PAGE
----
Let me apologize at the very outset for two things:
1. Twisting the original idiom, Lo and Behold, in a way that would put even Ogden Nash to shame (he’s turning in his grave as you read this), just to make the heading appealing.
2. Using a ‘z’ in place of an ‘s’ in apologize. I love Oxford commas, and detest American English and the American style of applying commas. But I cannot figure out how to change the US English settings on the computer I’m using. So imma be using American English, yo, just like Justin Bieber! But wait, isn’t he a Canadian?
So, this is about the law optional for UPSC. And I’m not a seasoned lawyer. I’m not, in fact, a lawyer. But still, I shall write this, since I guess I understand law somewhat. In fact, each one of us does. (I got decent marks, too – 251/500. So, you have to listen to my gratuitous advices at least once)
Law is not something alien. The basic crux has come from the way average people usually go about life – don’t take what’s not yours, be nice, don’t be violent and all that jazz. In fact, that’s what is mentioned in all religious books. And Hammurabi probably was the first dude who got it etched on stele. By the way, take this ‘average person’ thing very seriously; most laws assume that we are mango people.
International Law comes under Section B of Paper 1 and consists of four questions out of which one is mandatory.
At first glance, syllabus of International Law appears slightly intimidating. There are some reasons for this. First, international law syllabus is very broad compared to the IL courses taught at most law colleges, especially the three year law course. Second, it is mostly an academic subject and is not part of the syllabus for most of the entrance examination related to law and judicial examinations. Third, this subject is peculiar as it consists of part legal philosophy, part diplomacy and part practice of actors of IL.
The good part about this section is that the material is very easily available. I referred to two books for this section: International Law by Malcolm N. Shaw fifth edition (presently the book is in its sixth edition) and International Law & Human Rights, S K Kapoor, 18th edition (presently the book is in its nineteenth edition). Together, these two books cover the entire syllabus. As in Consititutional Law, only 200-300 pages from each book are relevant for the purpose of UPSC preparation.
Internet can be used to refine certain answers. Internet is full of quality material on the subject, as google search is literally not constrained by any territorial limitations. What is subject matter of IL in India, remains for most part true for rest of the world. The questions of IL are even more predictable than Constitutional Law as IL is far less dynamic. Indeed if one is really lazy about IL, one can focus on 30-35 questions and expect couple of them to come in the mains examination.
This article is written by Avi Prasad, Rank 13, UPSC CSE 2013.
One must have a source which provides topic-wise break up of Mains Examination questions asked in past years. I relied on the one published on UPSC portal which was just a compilation of previous years’ questions under different topic heads. Yet, it was a very important tool in my preparation as it gave insight into the repetitive nature of questions asked, the variations and the important areas of syllabus. It also helped me identify parts of the syllabus that have rarely been tested by UPSC. While past is no definite indicator for the future, I took the decision to focus only on the topics which have been frequently asked by UPSC. Thus, I was able to narrow down the syllabus considerably. This strategy has held me in good stead in both my successful attempts with Law.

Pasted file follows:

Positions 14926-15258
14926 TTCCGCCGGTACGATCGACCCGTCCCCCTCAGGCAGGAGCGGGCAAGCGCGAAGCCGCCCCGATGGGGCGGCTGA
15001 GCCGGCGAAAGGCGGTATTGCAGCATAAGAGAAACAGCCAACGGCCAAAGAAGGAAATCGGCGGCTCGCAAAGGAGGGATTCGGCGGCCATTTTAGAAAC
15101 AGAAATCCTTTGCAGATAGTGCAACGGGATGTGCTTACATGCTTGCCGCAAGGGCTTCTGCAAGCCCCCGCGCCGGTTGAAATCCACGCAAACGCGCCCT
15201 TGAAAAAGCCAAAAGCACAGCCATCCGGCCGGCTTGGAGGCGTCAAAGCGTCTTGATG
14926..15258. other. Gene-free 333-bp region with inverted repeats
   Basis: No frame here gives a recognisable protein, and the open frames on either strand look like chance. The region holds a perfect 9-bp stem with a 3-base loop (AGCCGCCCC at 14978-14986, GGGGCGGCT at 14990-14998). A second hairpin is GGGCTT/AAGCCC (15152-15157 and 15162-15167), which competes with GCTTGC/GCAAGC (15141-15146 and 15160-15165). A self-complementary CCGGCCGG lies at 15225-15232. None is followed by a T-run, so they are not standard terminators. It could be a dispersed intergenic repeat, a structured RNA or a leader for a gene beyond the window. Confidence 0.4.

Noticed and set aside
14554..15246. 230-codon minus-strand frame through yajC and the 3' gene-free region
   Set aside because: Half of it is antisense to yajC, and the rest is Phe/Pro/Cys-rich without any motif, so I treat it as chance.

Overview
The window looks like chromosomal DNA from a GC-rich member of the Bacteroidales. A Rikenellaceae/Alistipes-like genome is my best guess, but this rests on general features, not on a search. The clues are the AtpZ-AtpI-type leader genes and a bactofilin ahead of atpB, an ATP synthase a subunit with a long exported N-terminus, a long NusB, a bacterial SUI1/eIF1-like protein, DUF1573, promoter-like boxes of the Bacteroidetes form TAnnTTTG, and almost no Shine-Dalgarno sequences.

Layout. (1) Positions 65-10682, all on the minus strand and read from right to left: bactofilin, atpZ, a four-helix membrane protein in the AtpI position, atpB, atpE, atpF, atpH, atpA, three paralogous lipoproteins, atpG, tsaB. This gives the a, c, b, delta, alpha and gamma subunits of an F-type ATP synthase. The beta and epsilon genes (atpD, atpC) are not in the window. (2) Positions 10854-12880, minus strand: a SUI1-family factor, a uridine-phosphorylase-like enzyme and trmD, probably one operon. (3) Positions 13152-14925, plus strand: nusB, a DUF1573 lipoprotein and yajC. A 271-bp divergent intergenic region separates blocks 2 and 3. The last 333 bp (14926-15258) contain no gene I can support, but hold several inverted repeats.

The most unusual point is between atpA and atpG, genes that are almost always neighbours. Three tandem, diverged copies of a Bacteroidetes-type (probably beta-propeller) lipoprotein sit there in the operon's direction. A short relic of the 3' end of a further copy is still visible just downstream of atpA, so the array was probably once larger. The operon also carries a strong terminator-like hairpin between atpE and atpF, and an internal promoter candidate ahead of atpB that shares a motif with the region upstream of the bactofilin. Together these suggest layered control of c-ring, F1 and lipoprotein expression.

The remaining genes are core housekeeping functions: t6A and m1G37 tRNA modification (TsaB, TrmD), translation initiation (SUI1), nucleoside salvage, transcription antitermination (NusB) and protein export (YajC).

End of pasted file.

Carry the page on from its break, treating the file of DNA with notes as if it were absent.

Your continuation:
In this entry, I will list out the books I relied upon and how they can be used upon along with additional sources. An important source is excellent case summary of important cases published by Delhi University for its LLB course. This material is available for download at DU’s website. I also read the ubiquitously called ‘Dukki’ (for those unfamiliar with the term; it is the ‘guide-book’ which is relied upon by most students of Delhi University for passing the examination held by the University). The guide-books are essentially quality notes prepared with references from multiple books. While they are very useful for some part of the syllabus, their drawback is that they don’t cover the entire syllabus. However, these can be read as a basic preparatory text. There are two major publishers/authors of Dukki – Ashok Jain and Singhal. One has to compare Dukkis for each subject to ascertain which one is better for a particular subject.
This article is written by Avi Prasad, Rank 13, UPSC CSE 2013
I appeared with Law as an optional in both my attempts (Rank 171, CSE 2012 and Rank 13, CSE 2013) and owe my selection to good marks in Law papers. Further, in prelims a good number of questions are based on polity and constitution, which most law students find easy. As most of the social and economic issues are addressed through the legislative mechanism, students of law optional are at an advantage in extracting the intention, mechanism and other relevant information from the dreary language of an Act/proposed Bill.
Also important issues of governance like RTI, exercise of discretion, citizen-official interface, relationship between organs of state etc. trace their roots to administrative and constitutional law. These are all important parts of Mains syllabus for GS.